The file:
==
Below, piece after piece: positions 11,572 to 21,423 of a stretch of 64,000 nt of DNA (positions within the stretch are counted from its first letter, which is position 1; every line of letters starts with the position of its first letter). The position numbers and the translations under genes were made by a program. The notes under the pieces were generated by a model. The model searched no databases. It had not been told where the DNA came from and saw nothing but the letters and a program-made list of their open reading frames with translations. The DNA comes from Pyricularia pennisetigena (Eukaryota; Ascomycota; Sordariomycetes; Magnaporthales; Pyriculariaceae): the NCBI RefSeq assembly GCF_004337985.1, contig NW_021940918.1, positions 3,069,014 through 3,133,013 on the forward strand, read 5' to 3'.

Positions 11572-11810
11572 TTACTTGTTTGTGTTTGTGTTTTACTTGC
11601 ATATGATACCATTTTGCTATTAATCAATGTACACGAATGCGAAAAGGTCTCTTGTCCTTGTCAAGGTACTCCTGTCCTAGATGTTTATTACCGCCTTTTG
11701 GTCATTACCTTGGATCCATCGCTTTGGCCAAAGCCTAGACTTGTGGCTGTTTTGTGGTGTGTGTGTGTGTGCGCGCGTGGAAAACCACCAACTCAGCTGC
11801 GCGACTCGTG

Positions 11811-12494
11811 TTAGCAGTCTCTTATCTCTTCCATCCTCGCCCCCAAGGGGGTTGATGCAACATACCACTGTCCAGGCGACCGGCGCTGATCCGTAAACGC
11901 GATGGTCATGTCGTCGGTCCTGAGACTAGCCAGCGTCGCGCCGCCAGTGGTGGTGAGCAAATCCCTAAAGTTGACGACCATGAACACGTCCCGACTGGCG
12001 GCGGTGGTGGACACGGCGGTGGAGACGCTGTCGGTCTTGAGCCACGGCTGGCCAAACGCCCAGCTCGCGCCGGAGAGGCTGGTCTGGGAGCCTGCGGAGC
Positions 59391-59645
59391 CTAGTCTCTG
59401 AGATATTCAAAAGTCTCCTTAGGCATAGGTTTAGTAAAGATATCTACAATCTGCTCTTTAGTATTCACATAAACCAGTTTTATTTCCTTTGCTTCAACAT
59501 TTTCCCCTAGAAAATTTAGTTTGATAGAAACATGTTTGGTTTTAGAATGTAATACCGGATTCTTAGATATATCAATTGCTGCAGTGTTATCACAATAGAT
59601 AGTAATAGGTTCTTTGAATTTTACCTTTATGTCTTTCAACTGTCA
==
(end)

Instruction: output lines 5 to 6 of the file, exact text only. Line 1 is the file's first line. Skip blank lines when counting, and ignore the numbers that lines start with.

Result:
11701 GTCATTACCTTGGATCCATCGCTTTGGCCAAAGCCTAGACTTGTGGCTGTTTTGTGGTGTGTGTGTGTGTGCGCGCGTGGAAAACCACCAACTCAGCTGC
11801 GCGACTCGTG